Post-secondary expectations and educational attainment.
High school students (Behavior)
Education, Higher (Social aspects)
Student counselors (Practice)
Sciarra, Daniel T.
Ambrosino, Katherine E.
|Publication:||Name: Professional School Counseling Publisher: American School Counselor Association Audience: Academic; Professional Format: Magazine/Journal Subject: Family and marriage; Psychology and mental health Copyright: COPYRIGHT 2011 American School Counselor Association ISSN: 1096-2409|
|Issue:||Date: Feb, 2011 Source Volume: 14 Source Issue: 3|
|Topic:||Event Code: 290 Public affairs; 200 Management dynamics|
|Product:||Product Code: E197400 Students, Senior High|
|Geographic:||Geographic Scope: United States Geographic Code: 1USA United States|
This study utilized student, teacher, and parent expectations
during high school to analyze their predictive effect on post-secondary
education status two years after scheduled graduation. The sample
included 5,353 students, parents and teachers who participated in the
Educational Longitudinal Study (ELS; 2002-2006). The researchers
analyzed data using a frequency analysis and a multinomial logistic
regression. Results indicated that student, parent, and teacher
expectations were significant predictors, with teacher expectations
having the strongest effect across various categories of enrollment.
This article also discusses the study's implications for school
Studying the predictors of educational achievement and attainment occupies a significant place in the history of research related to education. That achievement results from a mixture of factors is a common belief, with those factors including individual characteristics such as cognitive ability and psychosocial maturity (Masten & Coatsworth, 1998; Mistry, White, Benner, & Huynh, 2009), environmental influences such as the quality and interaction effects of the home and school (Rothstein, 2004), and neighborhood factors that include the availability of resources (Rumberger & Thomas, 2000).
Although positing a higher order construct for the predictors of educational attainment is difficult, the counseling and psychology literature has considered the construct of expectancy as one of its central and enduring constructs in relationship to educational achievement and occupational attainment (Marshall & Brown, 2004; Olson, Roese, & Zanna, 1996). Along with self-efficacy theory (Bandura, 1986, 1997), social learning theory (Bandura, 1977), self-regulation theory (Carver & Scheier, 2002), attribution theory (Weiner, 1985), theory of depression (Abramson, Metalsky, & Alloy, 1989), and level of aspiration (Lewin, Dembo, Festinger, & Sears, 1944), the construct of expectancy in the from of performance expectations (i.e., the expectation that people have about their own or someone else's performance at a particular achievement-related task) has figured prominently in the research on predicting educational achievement (Carpenter, 2008; Casanova, Garcia-Linares, del la Torre, & de la Villa Carpio, 2005; Davis-Kean, 2005; Hao & Bonstead-Bruns, 1998; Marshall & Brown, 2004; Mistry et al, 2009; Phillipson & Phillipson, 2007; Rutchick, Smyth, Lopoo, & Dusek, 2009; Sanders, Field & Diego, 2001; Seyfried & Chung, 2002; Tavani & Losh, 2003; Trusty, 2000). Furthermore, researchers have used the construct of expectancy to measure the educational and occupational goals of young people (Trusty, 2002) and the goals that their parents and teachers have for them.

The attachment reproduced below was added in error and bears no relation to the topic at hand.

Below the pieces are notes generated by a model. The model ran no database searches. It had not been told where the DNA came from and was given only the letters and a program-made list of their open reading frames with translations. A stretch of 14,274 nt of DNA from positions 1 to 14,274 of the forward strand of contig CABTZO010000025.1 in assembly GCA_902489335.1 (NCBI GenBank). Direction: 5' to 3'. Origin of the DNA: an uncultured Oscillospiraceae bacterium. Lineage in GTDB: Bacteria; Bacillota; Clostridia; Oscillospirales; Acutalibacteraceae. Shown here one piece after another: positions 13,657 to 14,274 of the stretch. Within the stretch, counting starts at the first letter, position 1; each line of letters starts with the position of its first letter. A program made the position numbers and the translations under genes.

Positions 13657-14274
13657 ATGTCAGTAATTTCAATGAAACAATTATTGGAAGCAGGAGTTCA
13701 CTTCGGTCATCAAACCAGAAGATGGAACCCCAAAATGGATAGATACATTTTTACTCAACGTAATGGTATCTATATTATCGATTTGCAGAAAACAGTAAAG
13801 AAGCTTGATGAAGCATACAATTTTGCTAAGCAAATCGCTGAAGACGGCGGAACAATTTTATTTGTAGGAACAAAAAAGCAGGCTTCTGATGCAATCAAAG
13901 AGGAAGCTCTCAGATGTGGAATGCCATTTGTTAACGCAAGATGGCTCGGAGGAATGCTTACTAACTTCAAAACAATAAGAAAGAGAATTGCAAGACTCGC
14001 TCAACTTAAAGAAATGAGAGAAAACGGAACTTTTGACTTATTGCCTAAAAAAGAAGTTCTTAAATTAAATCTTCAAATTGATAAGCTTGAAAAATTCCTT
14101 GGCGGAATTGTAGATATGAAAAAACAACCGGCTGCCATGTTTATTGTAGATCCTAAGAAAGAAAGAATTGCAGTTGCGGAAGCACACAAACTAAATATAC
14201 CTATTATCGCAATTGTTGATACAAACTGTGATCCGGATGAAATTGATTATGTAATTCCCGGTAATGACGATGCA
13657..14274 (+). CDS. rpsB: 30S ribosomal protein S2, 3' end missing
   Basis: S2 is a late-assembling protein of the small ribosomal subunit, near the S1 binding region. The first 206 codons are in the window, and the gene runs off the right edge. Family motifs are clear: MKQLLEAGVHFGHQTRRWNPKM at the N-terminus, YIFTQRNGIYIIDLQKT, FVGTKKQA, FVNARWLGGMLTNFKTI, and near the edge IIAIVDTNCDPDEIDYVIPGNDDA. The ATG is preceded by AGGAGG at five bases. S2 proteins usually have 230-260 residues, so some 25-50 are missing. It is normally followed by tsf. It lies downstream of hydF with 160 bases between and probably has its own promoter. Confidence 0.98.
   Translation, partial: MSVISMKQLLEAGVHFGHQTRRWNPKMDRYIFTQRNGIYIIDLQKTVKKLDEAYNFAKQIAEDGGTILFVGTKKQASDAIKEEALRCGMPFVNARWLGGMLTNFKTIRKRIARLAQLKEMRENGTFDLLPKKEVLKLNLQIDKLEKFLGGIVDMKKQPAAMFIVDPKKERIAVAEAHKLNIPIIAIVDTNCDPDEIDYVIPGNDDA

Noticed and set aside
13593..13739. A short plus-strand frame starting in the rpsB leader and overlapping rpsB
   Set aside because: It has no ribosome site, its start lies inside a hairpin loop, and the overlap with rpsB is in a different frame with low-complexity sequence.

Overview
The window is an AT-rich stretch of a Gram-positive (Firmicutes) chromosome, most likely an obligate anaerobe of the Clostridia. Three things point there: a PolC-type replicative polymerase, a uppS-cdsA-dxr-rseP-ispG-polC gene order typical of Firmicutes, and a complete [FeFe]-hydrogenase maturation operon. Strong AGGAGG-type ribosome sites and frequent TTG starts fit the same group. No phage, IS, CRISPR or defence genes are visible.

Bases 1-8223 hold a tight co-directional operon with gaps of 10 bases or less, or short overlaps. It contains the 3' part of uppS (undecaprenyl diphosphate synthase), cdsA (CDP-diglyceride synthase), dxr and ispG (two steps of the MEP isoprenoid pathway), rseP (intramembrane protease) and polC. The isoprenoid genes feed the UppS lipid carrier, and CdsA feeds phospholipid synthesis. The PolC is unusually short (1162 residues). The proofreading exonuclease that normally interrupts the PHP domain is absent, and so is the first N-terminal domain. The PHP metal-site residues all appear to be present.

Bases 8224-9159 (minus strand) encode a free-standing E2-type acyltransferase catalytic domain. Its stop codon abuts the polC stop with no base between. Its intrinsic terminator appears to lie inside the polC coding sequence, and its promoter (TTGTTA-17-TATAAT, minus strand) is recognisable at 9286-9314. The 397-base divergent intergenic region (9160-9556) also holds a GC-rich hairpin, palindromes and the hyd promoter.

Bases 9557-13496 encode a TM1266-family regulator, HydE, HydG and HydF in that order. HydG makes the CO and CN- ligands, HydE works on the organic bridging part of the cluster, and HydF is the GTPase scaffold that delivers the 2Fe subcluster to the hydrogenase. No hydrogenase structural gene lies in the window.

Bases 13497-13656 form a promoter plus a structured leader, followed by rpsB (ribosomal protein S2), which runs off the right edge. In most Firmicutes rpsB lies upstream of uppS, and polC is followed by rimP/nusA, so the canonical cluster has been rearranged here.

In regards to student expectations, Mahoney and Merritt (1993) found that 90% of Whites and 80% of Blacks wanted to attend college but that the percentage of Black men who anticipated disappointment was greater than White men (17% versus 7%). In a study of more than 1500 low-income youth, Ou and Reynolds (2008) found that the major predictor of educational attainment was students' expectations by age 15. Tavani and Losh (2003) found student expectation to be the strongest predictor of performance in high school when compared to parent education level, motivation, and self-confidence, while Sanders et al. (2001) found the correlation between student academic expectations and achievement to be .60.
Parental expectations also have occupied a central place in predicting the educational outcomes of students. Studies have found that parents who expect their children to do well in school often have children who expect to do well and achieve at high levels (Alexander et al., 1997; Urdan, Solek, & Schoenfelder, 2007). Mahoney and Merritt (1993) found that 90% of both Black and White students reported that their parents were at least somewhat
important in influencing their educational plans after high school. Davis-Kean (2005) found both direct and indirect effects of parental expectations as a predictor not only for student achievement but also for parent involvement behaviors. Among low-income, ethnic minority youth, studies have shown parental expectations to predict higher achievement (Reynolds & Gill, 1994) and higher graduation rates (Zhan & Sherraden, 2003).